Formerly known as MOFAS: Minnesota Organization on Fetal Alcohol Syndrome

Exciting News
from MOFAS

If you're looking for the Minnesota Organization on Fetal Alcohol Syndrome (MOFAS) you have come to the right place. We have some exciting news about our organization. We have a new name! MOFAS has officially been renamed Proof Alliance. Our mission remains the same: to prevent prenatal alcohol exposure and to improve the quality of life for people living with fetal alcohol spectrum disorders (FASD).

Why PR%F

We now have the proof that prenatal alcohol exposure is a leading cause of brain injury in children. We have the proof that FASD is 100% preventable and people living with an FASD can reach 100% of their potential.

Why Alliance?

We seek to build powerful alliances with people with an FASD, their families, legislators, experts in the field, new partners, and community members to bring awareness, research, and services to this field.

What's Next?

Proof Alliance is rebranding, expanding, and we're moving! We have a new logo, website, and prevention campaign to help change the norms around drinking during pregnancy. And in May 2019 we will be moving to a stand-alone building. Proof Alliance commits to the people of Minnesota and we will continue to develop transformative programs to help Minnesotans impacted by FASD.

Animal Assisted Therapy

Animal Assisted Therapy (AAT) is an intervention that uses animals as a part of a health care or treatment process. Animals can be especially therapeutic for individuals with an FASD. Animal assisted therapy can help individuals with an FASD with sensory overload issues and calming issues. AAT can also help an individual develop better abstract and concrete thinking, improve focus, increase attention span length, increase self confidence, help individuals understand the needs of others, and enhance an individuals overall well-being.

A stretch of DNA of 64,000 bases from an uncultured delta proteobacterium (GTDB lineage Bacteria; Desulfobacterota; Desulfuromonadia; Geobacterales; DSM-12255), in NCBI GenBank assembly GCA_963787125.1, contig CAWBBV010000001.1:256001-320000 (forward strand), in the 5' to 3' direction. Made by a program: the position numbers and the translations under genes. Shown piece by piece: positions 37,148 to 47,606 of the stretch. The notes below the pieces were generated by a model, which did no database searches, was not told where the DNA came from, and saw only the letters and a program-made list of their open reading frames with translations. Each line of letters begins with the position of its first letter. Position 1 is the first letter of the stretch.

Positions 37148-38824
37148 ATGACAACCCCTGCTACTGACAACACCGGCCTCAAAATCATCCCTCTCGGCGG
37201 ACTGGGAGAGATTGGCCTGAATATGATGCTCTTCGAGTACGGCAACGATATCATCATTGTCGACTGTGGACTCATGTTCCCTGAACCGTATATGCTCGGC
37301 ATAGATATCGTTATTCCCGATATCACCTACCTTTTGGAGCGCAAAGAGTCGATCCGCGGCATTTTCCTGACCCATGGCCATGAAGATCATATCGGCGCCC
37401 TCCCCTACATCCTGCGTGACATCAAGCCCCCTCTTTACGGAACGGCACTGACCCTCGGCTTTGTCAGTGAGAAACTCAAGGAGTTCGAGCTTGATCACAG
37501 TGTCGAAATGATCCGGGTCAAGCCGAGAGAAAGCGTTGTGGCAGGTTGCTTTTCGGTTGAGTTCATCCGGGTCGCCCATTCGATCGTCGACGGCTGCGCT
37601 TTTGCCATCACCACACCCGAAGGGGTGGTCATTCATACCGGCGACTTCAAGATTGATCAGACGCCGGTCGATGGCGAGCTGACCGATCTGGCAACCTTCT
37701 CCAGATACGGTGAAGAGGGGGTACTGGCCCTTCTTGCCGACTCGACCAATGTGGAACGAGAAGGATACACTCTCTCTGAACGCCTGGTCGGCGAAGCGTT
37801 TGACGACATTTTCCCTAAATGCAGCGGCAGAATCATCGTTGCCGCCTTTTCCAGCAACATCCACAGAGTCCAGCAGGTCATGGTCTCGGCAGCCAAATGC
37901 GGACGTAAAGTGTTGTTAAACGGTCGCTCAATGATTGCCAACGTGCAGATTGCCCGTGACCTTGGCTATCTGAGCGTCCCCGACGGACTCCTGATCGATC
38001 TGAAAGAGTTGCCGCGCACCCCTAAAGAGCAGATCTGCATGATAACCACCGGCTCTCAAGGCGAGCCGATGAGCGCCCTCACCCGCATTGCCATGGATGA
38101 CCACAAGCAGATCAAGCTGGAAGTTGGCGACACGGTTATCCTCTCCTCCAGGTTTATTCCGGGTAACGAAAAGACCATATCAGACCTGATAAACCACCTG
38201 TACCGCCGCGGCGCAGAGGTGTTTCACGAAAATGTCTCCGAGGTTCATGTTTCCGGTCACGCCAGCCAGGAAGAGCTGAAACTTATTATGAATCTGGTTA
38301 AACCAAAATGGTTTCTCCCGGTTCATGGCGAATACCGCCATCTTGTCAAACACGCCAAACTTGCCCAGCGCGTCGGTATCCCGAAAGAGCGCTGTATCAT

Who?

AAT can be very helpful for individuals with an FASD and individuals who have experienced abuse or neglect.

Where?

For more information visit the American Humane Society http://www.americanhumane.org/,  Minnesota Therapy Animals website and 4 Paws for Ability website.  For information on equine therapy, visit the Courage Center website and the Equul Access Inc. website.

 

“Each summer, my daughter participates in 10 weeks of horse therapy. For her, this is a way to experience something so peaceful and life affirming that she can’t help but kiss that horse every time she sees him.”
-Lorie, parent

“After reading the book My Invisible World by Morasha Winokur, I realized that a service dog could really help my son. I did some research and found 4 Paws for Ability. My son’s service dog allows him to remain medication free, gives him some independence by acting as his external brain, calms him, keeps him safe, and plays with him.” -Marie, parent

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